B. The World of Mt. Meru or Sumeru
These three worlds are surrounded by mountain ranges divided by seas with an ocean beyond into which four continents project on one of which humans live. The mountain’s summit is circled by the solar system.
27. Trayastrimsa – “the world of the thirty-three devas” is a flat garden or Paradise on Mt. Meru’s summit, filled with the palaces of the Vedic gods, led by Sakro, a form of Indra, equivalent to Zeus in Greek mythology. He is attended by various supernatural beings such as apsaras, wind nymphs, Gr. aurai, celestial musicians akin to angels. Its denizens are by some accounts 1500’ tall and live for 36,000,000 years and, like Mt. Meru, is between 640 and 720 miles above sea level. It could be thought of as the shikhara of the world, analogous to Olympus or Valhalla.
28. Caturmaharajikakayika – “the world of the four guardian kings,” the directional deities whose effigies are found at Hindu and Buddhist temples and who also live on Mt Meru’s slopes and protect it from the threat of the asuras or demons always threatening to storm its bastions. As in also cosmological areas, there is room for disagreement of lack of clarity; technically, there are ten directions and guardians (see appendix V.) They include the devas responsible for the motion of the planets, as well as their retinues of khumbhandas, dwarfs, gandharvas elves, yakshas, goblins, and nagas, serpents or dragons.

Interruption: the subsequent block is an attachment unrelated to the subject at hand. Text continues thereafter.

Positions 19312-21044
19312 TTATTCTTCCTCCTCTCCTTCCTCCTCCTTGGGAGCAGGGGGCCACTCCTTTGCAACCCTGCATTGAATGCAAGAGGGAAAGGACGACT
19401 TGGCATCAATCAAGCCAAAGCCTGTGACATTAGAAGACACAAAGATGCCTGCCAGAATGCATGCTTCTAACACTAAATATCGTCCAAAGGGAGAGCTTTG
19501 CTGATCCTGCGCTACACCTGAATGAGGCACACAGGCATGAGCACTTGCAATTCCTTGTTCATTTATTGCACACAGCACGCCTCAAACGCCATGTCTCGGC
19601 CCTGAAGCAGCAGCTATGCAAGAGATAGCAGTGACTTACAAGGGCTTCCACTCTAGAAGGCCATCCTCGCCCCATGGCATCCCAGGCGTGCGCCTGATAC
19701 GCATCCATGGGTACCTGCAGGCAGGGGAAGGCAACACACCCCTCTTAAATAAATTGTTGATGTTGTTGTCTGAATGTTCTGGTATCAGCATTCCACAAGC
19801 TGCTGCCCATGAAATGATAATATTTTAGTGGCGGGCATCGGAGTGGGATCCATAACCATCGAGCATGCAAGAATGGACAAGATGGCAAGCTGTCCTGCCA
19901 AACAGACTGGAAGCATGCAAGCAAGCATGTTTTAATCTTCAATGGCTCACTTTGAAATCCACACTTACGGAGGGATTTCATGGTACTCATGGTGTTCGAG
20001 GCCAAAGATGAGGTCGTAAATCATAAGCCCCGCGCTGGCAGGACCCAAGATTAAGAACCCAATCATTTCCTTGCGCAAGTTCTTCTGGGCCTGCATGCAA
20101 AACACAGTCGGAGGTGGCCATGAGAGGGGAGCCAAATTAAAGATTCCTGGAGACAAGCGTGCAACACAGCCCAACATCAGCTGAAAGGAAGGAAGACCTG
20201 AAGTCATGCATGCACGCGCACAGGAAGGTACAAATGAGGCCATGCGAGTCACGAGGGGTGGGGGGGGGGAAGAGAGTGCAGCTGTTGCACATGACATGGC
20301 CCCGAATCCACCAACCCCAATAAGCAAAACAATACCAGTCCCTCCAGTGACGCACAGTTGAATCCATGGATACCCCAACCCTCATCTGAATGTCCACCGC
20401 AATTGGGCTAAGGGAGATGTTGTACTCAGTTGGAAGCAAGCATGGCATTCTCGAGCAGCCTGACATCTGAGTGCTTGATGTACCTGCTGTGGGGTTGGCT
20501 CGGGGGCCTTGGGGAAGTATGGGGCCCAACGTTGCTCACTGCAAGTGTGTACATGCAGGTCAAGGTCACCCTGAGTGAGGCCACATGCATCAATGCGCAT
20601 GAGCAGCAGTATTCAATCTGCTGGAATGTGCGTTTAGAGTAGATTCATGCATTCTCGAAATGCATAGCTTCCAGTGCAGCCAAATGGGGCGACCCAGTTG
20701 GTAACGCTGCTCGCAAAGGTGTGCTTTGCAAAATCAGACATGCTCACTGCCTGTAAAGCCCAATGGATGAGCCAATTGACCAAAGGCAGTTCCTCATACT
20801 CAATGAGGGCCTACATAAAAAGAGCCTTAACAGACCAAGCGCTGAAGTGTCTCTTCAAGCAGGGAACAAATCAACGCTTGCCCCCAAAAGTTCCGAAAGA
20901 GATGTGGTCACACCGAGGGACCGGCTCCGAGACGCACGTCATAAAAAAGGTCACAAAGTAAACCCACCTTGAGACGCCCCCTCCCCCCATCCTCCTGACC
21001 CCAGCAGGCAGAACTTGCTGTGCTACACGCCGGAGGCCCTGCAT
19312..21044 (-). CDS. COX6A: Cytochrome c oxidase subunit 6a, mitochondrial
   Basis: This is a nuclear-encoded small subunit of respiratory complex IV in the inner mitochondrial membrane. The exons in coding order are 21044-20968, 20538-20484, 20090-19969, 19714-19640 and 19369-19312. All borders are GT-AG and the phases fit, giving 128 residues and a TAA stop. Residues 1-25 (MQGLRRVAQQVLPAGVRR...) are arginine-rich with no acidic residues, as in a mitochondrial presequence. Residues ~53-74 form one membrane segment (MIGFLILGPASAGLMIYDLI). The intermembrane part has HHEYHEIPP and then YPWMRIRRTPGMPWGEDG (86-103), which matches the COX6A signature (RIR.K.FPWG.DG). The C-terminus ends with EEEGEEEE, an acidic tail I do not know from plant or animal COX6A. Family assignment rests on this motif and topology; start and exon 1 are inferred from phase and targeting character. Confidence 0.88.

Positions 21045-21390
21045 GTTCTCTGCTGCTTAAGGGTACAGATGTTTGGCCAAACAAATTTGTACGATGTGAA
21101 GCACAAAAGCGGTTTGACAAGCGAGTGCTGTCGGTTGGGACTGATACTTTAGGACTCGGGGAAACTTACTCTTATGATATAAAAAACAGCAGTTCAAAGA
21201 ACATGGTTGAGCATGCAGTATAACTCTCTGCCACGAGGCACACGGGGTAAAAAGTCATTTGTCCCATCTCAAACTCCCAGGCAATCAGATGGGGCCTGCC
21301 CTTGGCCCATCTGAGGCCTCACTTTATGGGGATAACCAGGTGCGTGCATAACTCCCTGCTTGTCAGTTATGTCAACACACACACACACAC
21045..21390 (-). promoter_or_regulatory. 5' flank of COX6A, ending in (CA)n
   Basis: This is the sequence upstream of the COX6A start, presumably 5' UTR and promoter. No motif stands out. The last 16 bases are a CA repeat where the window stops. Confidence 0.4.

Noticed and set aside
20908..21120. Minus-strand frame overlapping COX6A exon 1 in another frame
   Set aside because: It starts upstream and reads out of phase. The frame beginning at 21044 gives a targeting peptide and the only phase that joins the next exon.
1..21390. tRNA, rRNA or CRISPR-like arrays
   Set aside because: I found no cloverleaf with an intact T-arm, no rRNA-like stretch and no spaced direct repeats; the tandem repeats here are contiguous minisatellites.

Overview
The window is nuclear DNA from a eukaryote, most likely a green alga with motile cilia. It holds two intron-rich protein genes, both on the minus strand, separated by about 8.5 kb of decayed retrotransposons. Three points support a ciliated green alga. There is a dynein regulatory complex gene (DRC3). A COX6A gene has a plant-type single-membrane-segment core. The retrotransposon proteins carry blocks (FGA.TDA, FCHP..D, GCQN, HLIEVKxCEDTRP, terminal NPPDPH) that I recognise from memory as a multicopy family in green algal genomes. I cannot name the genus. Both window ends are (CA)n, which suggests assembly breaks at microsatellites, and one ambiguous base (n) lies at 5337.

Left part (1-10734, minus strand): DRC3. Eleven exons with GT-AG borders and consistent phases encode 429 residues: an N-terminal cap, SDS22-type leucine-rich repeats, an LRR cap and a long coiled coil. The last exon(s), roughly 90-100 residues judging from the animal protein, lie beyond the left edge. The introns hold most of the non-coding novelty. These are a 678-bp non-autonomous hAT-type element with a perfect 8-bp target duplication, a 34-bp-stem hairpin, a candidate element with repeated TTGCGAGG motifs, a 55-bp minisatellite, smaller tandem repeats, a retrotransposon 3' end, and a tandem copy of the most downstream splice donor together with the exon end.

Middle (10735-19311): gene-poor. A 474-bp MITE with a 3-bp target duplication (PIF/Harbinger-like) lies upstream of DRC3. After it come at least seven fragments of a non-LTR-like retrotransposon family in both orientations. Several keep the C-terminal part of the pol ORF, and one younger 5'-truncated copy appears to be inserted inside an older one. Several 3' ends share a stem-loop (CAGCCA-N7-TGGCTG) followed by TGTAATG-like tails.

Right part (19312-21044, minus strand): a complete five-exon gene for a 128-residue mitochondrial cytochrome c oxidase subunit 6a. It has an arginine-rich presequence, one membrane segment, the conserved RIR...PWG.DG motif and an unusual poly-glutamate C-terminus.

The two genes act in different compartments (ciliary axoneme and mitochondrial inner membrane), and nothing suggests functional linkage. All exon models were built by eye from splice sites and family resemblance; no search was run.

29. Asuras – “the world of the demons” lies at the mountain’s base which extends to the floor of the ocean. This was not their original home; they were hurled here from the Trayastrimsa world (27, above) for their uncouth licentiousness and inebriation, like Satan’s host in the Bible or the giants in Greek mythology. They continually try to scale Mt. Meru and “regain Paradise” but are always repulsed by the Guardian Kings.
C. The Earthly Worlds
30. Manussaloka – (finally…) “the world of humans” who live on the surface of the earth beyond the rings of mountains in the furthest ocean on four continents, so distant from each other they can’t be reached by any vessel which accounts for why no one has ever seen an example of a human from the other three. These include: a) Jambudvipa, the world in which we live, shaped like a triangle its apex pointing south, (not coincidentally the shape of the Indian subcontinent.) Its people are five to six feet tall and live from 10 to 140 years; b) Purvavideha, in the east, shaped like a semi-circle, populated by 12’ tall giants who live 700 years; they engage in trade; c) Aparagodaniya, in the west, shaped like a circle; its inhabitants live in a state of nature, sleep on the ground, do no work, are also 12’ and live for 500 years; (indolence, apparently, is good for the health;) d) Uttarukuru, in the north, shaped like a square, whose inhabitants live in cities in the air, are wealthy and don’t work because food grows without effort, as in the pre-Lapsarian Garden of Eden; therefore they have no private property; the Vedic god of wealth, Kubera, (or by some accounts Vaisravana,) is lord of this realm. Its citizens are 48' tall and live 1000 years.
31. Tiryagyoni-loka – “the world of all animals capable of suffering.”